Be the change.
The political science major is designed to provide an understanding of the political forces, institutions, ideas, and problems of contemporary society.
Our curriculum prepares students for graduate studies and professional careers in law, politics, teaching, journalism, government, and international civil service.
Our top faculty, our innovative teaching styles, and our emphasis on experiential learning set the study of political science at Washington College apart from other places. Co-curricular programming through the Goldstein Program in Public Affairs and the Institute for Religion, Politics and Culture offers students a myriad of opportunities, including lectures by world-renowned experts, field trips, internships and short-term study abroad.
Political science students at Washington College also benefit from the college’s close proximity to our nation’s capital as well as Annapolis, the Maryland state capital. Many of our students complete internships or volunteer to work for political parties, nongovernmental organizations or campaigns during election season.
The Goldstein Program in Public Affairs welcomes Orlando J. Pérez on Sept. 25 to discuss “The New Caudillos: Popular Support for Democracy and Authoritarianism in the Americas.”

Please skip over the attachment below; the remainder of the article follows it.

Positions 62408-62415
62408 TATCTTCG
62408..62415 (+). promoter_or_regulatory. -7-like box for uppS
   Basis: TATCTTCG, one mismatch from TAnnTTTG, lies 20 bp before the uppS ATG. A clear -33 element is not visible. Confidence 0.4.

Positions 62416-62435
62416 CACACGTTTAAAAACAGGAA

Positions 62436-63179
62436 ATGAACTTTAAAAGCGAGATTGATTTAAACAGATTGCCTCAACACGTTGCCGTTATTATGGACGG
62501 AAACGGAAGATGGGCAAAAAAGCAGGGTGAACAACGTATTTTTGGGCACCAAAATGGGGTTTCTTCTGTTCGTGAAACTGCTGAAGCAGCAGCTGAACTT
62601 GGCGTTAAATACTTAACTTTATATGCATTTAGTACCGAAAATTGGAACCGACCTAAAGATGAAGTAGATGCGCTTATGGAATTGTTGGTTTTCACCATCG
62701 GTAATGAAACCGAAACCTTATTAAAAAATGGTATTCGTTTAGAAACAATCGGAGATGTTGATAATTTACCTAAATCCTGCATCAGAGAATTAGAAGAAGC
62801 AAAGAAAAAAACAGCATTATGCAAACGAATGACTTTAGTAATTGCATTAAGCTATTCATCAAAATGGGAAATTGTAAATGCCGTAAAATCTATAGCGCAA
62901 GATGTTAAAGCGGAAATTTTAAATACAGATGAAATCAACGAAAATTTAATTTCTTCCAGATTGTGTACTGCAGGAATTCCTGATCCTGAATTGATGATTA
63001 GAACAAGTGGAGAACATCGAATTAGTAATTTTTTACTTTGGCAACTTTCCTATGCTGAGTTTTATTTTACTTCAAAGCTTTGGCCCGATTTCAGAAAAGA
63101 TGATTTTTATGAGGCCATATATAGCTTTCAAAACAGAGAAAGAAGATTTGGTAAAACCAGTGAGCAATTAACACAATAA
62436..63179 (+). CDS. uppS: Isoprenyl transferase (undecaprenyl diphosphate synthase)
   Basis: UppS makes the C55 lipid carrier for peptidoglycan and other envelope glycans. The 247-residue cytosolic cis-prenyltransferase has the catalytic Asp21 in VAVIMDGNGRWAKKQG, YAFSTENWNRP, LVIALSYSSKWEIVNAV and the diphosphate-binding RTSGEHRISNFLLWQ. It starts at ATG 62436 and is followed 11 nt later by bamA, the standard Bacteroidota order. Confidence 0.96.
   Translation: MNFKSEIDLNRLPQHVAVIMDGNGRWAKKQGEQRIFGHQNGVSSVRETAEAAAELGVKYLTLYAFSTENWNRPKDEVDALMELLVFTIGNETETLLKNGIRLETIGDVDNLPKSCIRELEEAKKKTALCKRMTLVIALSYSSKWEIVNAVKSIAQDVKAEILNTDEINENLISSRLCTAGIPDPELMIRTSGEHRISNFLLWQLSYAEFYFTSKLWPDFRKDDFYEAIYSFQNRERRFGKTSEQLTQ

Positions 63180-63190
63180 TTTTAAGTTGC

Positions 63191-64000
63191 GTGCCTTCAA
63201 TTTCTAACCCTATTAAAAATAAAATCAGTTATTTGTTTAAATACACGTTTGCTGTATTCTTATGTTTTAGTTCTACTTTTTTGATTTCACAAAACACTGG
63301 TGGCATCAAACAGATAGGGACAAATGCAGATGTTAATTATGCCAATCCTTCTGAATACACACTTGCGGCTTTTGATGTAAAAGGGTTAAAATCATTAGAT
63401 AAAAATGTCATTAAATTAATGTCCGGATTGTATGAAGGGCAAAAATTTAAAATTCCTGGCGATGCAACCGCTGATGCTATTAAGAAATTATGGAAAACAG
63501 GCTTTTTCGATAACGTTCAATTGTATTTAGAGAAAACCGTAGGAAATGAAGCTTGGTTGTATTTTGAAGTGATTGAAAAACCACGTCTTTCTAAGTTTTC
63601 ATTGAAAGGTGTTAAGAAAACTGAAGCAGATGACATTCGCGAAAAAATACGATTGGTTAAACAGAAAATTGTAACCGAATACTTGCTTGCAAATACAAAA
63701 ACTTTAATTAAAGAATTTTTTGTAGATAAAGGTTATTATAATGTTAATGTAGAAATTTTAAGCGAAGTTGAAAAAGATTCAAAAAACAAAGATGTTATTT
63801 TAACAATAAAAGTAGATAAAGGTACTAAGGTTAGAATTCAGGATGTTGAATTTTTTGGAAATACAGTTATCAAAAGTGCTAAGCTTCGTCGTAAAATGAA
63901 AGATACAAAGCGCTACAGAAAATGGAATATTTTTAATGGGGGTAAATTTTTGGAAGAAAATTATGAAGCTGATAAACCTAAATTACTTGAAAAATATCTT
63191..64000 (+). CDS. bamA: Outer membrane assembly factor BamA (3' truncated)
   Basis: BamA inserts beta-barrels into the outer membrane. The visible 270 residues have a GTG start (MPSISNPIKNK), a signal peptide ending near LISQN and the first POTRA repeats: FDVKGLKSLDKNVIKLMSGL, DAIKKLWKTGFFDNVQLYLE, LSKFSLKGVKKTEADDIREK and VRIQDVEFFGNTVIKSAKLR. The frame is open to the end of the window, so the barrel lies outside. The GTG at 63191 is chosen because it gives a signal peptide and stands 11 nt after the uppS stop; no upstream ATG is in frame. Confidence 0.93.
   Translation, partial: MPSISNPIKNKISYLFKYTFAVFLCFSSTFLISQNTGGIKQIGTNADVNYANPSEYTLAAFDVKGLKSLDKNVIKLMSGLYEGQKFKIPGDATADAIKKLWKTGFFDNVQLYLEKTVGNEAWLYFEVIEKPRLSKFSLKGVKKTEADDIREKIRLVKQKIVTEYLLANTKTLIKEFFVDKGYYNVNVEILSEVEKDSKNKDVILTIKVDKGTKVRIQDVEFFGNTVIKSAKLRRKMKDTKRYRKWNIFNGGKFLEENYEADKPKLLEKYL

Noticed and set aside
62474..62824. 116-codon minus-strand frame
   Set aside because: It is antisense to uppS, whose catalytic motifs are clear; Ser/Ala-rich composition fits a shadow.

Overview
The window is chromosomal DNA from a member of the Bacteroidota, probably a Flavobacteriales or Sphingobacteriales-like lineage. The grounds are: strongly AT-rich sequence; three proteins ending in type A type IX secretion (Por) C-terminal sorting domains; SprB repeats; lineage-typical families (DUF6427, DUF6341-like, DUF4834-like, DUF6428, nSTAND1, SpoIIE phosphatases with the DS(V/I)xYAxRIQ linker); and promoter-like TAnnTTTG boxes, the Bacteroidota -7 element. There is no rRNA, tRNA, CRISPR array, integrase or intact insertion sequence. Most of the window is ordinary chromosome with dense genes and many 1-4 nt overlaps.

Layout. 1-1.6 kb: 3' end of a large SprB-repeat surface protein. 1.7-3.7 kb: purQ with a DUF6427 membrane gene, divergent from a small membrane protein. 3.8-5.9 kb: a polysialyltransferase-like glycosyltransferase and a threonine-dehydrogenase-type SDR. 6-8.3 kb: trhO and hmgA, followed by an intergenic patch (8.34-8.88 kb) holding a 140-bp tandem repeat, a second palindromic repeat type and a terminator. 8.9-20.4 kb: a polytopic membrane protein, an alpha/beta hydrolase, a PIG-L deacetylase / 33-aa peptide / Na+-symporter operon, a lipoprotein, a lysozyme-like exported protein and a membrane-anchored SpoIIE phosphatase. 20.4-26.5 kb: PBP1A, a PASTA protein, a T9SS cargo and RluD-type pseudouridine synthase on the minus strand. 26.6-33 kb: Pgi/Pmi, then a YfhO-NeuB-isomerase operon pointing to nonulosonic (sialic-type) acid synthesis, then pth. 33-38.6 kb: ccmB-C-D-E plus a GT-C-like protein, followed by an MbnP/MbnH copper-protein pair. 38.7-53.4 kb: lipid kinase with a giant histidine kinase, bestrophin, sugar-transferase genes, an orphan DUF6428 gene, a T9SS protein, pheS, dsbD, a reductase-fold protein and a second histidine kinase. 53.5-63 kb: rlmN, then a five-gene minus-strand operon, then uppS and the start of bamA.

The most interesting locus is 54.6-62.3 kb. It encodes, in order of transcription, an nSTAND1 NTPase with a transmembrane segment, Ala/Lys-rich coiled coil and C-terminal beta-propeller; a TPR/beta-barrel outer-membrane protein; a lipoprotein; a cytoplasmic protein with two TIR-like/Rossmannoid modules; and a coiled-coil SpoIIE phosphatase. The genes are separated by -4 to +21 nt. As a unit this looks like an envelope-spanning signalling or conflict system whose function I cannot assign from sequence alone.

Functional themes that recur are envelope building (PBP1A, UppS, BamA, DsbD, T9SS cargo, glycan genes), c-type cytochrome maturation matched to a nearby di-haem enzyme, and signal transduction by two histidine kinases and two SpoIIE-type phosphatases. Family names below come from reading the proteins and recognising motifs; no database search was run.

09/12/17 The American Conservative
Joseph Prud’homme, associate professor of political science, is featured in this story in The American Conservative about the National Center on Sexual Exploitation’s inaugural symposium on sexual exploitation of boys and men. Prud’homme, director of College’s Institute for the Study of Religion, Politics, and Culture, was a panel member at the symposium in Washington, D.C., on Sept. 8, and spoke on the role of pornography in the “the new cultural norm of the sexual commodification of men.”
Melissa Deckman, chair and professor of political science, is quoted in this Governing.com story about Krish Vignarajah’s decision to join the Maryland gubernatorial race on the Democratic ticket. Vignarajah, the former policy director for First Lady Michelle Obama, represents “everything Trump is not,” Deckman says, adding that she is among a wave of Democratic women who have been inspired to run after the election of Donald Trump as president.